Since employment law and workers’ compensation law both relate to people and their workplace it is common, however incorrect, for the two to be used interchangeably in conversation. Here are the key distinctions between these important areas of the law.
Employment Law is:
ADA Violations – The Americans with Disability Act, ADA, prohibits discrimination in the work place based on disability. Employers anywhere in the country, including Washington State, with 15 or more employees must provide individuals with disabilities an equal opportunity to benefit from the full range of employment opportunities available to others.
Discrimination – Employers cannot treat employees differently due to race, color, religion, sex, age, disabilities, genetic information or national origin.
Employment Contract Disputes – These kinds of disputes involve issues arising from formal employment contracts. These issues typically include non-compete clauses, wages, bonuses, benefits, duration of employment, ownership of intellectual property, and confidentiality.
FMLA Violations – Employers with over 15 employees must follow the FMLA which entitles individuals to 12 weeks of unpaid leave if the employee is unable to perform his or her job due to a serious medical condition; needs to care for a sick family member (including spouse, child, or parent); or to care for a new family member (by birth or adoption). Following the leave, the employee should be returned to the same or equivalent position.
Harassment – This includes any behavior intended to disturb or upset an employee at the work place. This can also include threatening disturbing behavior and unwanted sexual advances.
OSHA – Occupational Safety and Health Administration violations are federal safety violations when an employer knowingly neglects to protect federal employees, military base employees, longshore and offshore employees. (A recent example is the death of the SeaWorld Trainer by the Orca whale. OSHA fined SeaWorld approximately $75,000 in safety violations.)
WISHA – Washington Industries Safety and Health Act protects all workers in the State of Washington. Violations of the act are handled through L&I (Labor & Industries).
Retaliation – This occurs when an employer seeks revenge upon an employee for something the employee feels is legally right. In order to fall under retaliation the following must be present: (1) employee was involved in a protected activity (2) the employee performed the job according to the employer’s expectations (3) the employee suffered a materially adverse employment action (4) the employee was treated less favorably than similarly situated employees.
Wage and Hour Disputes – These disputes include unpaid time, illegal distribution of tips and failure to pay during breaks. Issues involving misclassification of employees and independent contractors also falls within this employment category.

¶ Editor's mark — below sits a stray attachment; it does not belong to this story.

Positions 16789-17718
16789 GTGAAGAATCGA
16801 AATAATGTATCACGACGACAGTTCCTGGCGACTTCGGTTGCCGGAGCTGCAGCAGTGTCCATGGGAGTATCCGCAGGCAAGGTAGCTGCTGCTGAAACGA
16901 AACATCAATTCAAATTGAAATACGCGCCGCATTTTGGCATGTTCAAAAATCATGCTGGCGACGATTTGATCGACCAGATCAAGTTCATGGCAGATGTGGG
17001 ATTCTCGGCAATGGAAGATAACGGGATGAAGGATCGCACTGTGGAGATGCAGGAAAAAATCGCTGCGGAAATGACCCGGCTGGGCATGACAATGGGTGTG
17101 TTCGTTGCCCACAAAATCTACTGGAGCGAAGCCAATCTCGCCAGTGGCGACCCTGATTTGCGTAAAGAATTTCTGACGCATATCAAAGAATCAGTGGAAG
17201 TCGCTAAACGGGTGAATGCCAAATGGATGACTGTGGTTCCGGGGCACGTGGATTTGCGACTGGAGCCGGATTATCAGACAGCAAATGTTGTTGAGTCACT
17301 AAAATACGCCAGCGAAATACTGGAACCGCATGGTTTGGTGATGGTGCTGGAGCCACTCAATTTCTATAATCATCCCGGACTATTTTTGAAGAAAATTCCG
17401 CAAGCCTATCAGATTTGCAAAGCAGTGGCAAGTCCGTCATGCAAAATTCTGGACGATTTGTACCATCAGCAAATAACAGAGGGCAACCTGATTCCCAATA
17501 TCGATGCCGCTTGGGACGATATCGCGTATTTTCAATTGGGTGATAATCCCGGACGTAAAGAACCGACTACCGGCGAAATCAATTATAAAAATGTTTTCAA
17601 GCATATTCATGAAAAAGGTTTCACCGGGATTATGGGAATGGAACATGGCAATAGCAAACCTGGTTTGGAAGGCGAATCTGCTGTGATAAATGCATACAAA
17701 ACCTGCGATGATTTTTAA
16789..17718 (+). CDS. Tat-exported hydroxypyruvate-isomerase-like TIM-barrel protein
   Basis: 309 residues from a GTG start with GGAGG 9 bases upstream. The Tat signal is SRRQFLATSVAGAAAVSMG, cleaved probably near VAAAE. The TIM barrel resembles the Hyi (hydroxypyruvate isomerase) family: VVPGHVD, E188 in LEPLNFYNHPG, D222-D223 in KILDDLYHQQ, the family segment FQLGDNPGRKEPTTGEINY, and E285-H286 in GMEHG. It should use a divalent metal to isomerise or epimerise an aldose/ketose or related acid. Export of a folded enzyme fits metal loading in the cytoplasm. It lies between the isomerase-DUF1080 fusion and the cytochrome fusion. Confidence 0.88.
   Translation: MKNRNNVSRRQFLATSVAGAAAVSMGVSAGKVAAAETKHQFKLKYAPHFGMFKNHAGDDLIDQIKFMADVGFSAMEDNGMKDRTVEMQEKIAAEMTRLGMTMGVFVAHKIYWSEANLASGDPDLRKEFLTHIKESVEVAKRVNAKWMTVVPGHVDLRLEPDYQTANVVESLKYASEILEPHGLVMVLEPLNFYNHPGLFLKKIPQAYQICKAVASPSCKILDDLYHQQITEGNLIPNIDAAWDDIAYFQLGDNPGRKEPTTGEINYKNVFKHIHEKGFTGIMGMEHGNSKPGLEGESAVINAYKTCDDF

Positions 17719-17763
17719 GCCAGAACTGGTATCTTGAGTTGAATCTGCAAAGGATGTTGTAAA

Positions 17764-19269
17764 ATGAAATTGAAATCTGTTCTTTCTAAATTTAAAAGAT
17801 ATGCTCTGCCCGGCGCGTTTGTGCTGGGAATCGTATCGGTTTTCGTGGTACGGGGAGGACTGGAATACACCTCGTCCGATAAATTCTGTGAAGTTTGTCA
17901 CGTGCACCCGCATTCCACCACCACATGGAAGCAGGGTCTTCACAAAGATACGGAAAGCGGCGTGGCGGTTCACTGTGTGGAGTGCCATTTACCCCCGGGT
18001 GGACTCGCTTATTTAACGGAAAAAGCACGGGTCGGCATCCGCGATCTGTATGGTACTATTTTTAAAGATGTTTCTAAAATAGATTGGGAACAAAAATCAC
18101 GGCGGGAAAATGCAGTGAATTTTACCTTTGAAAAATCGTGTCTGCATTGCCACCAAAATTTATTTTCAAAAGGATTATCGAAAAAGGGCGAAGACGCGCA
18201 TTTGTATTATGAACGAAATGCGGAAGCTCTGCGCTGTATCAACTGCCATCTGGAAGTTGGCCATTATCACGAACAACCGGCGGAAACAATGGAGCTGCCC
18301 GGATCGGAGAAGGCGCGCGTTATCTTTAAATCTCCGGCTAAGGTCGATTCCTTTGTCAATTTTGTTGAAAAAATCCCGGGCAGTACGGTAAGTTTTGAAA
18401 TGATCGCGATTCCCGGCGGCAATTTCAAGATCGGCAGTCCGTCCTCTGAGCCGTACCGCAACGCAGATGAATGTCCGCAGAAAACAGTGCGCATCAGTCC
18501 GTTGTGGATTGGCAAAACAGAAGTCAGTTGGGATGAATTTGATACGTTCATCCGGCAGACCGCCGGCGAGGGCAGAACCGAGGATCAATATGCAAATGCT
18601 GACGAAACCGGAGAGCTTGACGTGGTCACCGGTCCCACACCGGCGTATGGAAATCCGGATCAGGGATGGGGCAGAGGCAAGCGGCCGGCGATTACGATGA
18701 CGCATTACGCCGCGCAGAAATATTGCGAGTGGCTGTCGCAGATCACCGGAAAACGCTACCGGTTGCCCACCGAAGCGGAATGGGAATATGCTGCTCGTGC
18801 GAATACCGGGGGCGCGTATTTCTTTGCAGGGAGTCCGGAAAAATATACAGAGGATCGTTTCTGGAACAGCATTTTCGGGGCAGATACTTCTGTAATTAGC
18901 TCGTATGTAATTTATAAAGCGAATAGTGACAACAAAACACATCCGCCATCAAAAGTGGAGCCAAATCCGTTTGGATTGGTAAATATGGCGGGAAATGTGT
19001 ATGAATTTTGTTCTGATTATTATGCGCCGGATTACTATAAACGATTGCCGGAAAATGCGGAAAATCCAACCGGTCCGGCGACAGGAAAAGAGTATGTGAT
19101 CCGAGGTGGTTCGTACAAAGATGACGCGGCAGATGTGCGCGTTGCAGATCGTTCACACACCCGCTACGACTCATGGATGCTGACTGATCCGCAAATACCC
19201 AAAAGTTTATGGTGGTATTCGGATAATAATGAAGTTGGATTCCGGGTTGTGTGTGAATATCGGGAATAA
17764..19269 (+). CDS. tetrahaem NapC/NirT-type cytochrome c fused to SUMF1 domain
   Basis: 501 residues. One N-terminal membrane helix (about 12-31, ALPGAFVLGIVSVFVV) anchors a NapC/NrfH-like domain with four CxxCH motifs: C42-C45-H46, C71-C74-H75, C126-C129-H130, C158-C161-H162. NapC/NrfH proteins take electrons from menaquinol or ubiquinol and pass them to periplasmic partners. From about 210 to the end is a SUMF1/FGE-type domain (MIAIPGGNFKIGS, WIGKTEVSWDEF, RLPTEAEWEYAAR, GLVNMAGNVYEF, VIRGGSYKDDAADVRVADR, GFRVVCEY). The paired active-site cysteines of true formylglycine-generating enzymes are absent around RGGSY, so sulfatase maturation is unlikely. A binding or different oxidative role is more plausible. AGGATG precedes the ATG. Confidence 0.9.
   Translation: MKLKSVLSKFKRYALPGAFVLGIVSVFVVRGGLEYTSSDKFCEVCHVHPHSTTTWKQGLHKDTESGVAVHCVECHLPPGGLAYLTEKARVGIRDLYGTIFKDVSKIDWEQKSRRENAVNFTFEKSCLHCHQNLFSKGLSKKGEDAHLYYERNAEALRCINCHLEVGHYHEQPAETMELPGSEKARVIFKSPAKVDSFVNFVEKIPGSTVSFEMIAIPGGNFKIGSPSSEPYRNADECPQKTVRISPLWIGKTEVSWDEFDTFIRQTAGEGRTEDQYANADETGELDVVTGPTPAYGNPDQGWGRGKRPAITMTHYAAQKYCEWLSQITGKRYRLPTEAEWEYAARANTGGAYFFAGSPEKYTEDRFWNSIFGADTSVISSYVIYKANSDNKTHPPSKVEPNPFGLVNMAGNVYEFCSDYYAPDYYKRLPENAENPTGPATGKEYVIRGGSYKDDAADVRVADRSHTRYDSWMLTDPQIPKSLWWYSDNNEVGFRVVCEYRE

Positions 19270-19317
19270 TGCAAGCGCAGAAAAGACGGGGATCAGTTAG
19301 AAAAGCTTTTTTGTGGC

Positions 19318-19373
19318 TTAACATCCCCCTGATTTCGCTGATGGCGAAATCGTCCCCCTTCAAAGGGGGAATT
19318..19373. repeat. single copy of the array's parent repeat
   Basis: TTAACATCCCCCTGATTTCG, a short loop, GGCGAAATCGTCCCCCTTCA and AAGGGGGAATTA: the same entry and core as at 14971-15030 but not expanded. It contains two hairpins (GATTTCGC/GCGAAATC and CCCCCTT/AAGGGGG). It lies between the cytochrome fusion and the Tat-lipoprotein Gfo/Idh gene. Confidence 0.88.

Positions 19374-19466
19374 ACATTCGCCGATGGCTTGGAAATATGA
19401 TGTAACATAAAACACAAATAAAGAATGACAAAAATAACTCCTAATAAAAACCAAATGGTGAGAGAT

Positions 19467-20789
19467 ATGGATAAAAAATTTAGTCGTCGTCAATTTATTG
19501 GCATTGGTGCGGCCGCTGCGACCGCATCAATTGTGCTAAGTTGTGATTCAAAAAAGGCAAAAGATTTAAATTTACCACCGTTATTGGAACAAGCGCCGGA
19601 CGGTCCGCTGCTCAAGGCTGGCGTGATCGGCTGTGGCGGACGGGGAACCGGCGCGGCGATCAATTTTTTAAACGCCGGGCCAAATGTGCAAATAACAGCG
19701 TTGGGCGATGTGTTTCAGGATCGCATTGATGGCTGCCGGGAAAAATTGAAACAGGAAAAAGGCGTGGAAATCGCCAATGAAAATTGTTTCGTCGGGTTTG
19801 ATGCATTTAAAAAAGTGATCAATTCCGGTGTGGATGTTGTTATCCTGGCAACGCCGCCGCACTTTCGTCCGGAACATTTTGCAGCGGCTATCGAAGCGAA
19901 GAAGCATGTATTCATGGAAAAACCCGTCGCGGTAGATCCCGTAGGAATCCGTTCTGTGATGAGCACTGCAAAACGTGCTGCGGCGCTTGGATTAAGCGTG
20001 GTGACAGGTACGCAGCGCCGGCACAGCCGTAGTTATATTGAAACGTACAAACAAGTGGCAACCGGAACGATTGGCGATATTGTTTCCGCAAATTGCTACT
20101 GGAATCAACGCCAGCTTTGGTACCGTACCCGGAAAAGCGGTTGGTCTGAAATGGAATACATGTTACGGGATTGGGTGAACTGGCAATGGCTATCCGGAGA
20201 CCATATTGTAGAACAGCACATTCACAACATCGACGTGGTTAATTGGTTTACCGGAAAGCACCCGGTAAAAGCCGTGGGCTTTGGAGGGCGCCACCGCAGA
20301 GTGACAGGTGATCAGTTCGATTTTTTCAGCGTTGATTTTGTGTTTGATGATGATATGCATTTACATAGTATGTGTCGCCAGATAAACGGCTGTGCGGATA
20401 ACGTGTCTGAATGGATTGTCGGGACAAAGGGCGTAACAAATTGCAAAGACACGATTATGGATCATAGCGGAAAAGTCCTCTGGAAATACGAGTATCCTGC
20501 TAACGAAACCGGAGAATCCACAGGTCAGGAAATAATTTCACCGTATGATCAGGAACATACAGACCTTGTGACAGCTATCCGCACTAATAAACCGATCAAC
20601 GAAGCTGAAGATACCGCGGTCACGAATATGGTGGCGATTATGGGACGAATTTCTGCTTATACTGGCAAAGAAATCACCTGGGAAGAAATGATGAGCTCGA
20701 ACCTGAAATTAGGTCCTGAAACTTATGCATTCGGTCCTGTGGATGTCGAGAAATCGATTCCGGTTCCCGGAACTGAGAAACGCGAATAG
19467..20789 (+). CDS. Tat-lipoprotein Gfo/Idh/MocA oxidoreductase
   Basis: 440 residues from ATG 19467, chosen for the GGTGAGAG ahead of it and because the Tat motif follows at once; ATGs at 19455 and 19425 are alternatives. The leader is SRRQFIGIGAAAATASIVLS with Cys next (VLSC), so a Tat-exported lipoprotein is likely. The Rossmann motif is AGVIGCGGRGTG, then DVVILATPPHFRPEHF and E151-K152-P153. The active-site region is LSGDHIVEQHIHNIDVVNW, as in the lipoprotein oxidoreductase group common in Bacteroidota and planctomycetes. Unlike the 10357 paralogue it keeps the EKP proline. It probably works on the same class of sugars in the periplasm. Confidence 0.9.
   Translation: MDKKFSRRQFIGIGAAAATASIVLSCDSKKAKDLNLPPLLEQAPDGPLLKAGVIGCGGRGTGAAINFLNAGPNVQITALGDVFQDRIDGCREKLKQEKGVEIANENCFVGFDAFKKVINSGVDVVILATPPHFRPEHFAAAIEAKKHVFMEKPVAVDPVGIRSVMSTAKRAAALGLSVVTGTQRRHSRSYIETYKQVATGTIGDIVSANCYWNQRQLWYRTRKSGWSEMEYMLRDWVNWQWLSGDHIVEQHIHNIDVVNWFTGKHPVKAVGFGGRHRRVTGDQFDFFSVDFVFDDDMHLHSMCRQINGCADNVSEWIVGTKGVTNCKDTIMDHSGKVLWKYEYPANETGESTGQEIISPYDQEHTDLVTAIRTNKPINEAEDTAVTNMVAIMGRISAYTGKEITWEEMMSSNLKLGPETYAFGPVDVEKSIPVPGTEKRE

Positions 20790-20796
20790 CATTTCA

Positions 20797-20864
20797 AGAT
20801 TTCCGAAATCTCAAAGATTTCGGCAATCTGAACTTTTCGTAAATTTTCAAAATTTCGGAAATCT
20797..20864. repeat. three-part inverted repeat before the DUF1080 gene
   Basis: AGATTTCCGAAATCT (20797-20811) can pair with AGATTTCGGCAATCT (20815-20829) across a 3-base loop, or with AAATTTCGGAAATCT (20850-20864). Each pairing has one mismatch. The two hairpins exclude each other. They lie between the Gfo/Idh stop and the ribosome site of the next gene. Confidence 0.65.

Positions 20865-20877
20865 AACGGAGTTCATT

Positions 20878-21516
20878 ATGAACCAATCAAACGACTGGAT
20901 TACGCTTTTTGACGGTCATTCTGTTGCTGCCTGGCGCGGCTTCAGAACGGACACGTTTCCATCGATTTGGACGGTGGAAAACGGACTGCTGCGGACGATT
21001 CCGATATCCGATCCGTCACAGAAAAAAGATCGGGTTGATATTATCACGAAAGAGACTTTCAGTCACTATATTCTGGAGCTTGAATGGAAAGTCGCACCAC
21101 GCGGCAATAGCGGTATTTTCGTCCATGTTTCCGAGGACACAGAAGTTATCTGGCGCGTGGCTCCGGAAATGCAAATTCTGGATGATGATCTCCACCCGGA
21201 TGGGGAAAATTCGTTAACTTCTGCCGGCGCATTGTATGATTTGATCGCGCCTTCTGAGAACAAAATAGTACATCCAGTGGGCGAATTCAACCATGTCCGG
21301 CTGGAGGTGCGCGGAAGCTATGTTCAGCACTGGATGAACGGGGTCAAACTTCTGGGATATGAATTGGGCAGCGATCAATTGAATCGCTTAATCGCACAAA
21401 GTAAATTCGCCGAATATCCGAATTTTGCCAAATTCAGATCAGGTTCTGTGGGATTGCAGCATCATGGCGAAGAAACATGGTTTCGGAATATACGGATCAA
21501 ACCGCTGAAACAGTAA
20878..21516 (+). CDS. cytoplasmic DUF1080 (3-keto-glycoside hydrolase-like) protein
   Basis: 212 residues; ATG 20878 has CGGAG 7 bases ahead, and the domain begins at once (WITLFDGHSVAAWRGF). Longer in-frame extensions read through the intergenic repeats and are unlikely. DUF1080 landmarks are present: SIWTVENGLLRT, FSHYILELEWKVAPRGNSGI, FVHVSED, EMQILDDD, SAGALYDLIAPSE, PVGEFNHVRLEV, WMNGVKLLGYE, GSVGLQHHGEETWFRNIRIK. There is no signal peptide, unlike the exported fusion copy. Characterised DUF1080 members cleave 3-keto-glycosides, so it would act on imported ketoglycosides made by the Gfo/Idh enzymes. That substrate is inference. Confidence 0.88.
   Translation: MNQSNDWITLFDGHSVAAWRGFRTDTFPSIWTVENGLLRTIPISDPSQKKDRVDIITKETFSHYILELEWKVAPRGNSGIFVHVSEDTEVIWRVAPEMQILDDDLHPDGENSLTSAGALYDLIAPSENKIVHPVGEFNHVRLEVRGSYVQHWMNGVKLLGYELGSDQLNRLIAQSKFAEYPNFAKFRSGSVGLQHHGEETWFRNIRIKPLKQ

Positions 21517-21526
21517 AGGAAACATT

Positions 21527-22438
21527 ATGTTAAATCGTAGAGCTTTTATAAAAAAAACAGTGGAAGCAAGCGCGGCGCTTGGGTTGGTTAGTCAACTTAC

Wrongful Termination – Being fired from your job illegally!
You can sue your employer for any of the above violations! Awards can include lost wages and monetary awards for pain and suffering. These cases are argued before the Washington State Human Rights Commission, the Federal Equal Employment Opportunity Commission (EEOC), and the United States Department of Labor.
Employment Law attorneys handle employment law cases.
Workers’ Compensation Law is:
On the job injuries or occupational diseases.
Workers injured or made sick by their work are eligible for Workers’ Compensation. Benefits include medical care, time loss compensation, permanent partial disability, vocational rehab, pensions, and other payments. The Washington State Department of Labor and Industries (L&I) manages state fund cases and presides over self insured cases. Workers’ Compensation is a no fault system of social insurance which in theory provides sure and certain relief but takes away your ability to sue your employer for all injuries except intentional injuries.
Workers’ Compensation law is what we do. If you need Washington Workers’ Compensation advice click here, if you need a Washington workers’ compensation attorney, call and we’ll do our best to answer your questions and help you.
Can They Overlap?
Yes! Sometimes the issues in employment law cases overlap with the issues in workers’ compensation cases. For example, an individual in Seattle, WA could suffer an injury on the job while at the same time experiencing discrimination due to his or her advanced age. This would result in both a workers’ compensation claim and an age discrimination suit. This individual would therefore have two different cases and two different sets of remedies.